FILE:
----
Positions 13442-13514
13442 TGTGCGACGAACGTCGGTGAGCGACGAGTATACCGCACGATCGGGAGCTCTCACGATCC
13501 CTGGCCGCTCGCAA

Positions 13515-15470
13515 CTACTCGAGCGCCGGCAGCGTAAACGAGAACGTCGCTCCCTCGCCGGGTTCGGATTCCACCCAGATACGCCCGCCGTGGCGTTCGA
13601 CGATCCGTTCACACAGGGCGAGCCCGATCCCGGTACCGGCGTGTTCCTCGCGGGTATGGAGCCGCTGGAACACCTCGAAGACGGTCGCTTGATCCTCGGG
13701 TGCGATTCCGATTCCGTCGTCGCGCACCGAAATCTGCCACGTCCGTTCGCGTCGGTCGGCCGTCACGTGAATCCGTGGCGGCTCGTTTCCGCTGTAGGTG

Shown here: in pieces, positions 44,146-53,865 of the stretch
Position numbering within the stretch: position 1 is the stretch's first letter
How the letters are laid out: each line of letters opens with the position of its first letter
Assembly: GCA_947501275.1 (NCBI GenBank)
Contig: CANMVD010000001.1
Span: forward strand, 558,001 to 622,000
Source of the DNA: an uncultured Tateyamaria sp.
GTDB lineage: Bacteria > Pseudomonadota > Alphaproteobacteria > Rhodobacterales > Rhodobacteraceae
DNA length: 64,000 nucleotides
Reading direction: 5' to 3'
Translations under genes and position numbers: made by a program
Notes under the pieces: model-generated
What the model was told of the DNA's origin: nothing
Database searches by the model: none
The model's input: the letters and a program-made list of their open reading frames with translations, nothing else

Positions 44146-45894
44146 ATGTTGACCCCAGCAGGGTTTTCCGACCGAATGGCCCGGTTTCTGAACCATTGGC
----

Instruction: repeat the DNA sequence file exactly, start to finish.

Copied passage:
Positions 13442-13514
13442 TGTGCGACGAACGTCGGTGAGCGACGAGTATACCGCACGATCGGGAGCTCTCACGATCC
13501 CTGGCCGCTCGCAA

Positions 13515-15470
13515 CTACTCGAGCGCCGGCAGCGTAAACGAGAACGTCGCTCCCTCGCCGGGTTCGGATTCCACCCAGATACGCCCGCCGTGGCGTTCGA
13601 CGATCCGTTCACACAGGGCGAGCCCGATCCCGGTACCGGCGTGTTCCTCGCGGGTATGGAGCCGCTGGAACACCTCGAAGACGGTCGCTTGATCCTCGGG
13701 TGCGATTCCGATTCCGTCGTCGCGCACCGAAATCTGCCACGTCCGTTCGCGTCGGTCGGCCGTCACGTGAATCCGTGGCGGCTCGTTTCCGCTGTAGGTG

Shown here: in pieces, positions 44,146-53,865 of the stretch
Position numbering within the stretch: position 1 is the stretch's first letter
How the letters are laid out: each line of letters opens with the position of its first letter
Assembly: GCA_947501275.1 (NCBI GenBank)
Contig: CANMVD010000001.1
Span: forward strand, 558,001 to 622,000
Source of the DNA: an uncultured Tateyamaria sp.
GTDB lineage: Bacteria > Pseudomonadota > Alphaproteobacteria > Rhodobacterales > Rhodobacteraceae
DNA length: 64,000 nucleotides
Reading direction: 5' to 3'
Translations under genes and position numbers: made by a program
Notes under the pieces: model-generated
What the model was told of the DNA's origin: nothing
Database searches by the model: none
The model's input: the letters and a program-made list of their open reading frames with translations, nothing else

Positions 44146-45894
44146 ATGTTGACCCCAGCAGGGTTTTCCGACCGAATGGCCCGGTTTCTGAACCATTGGC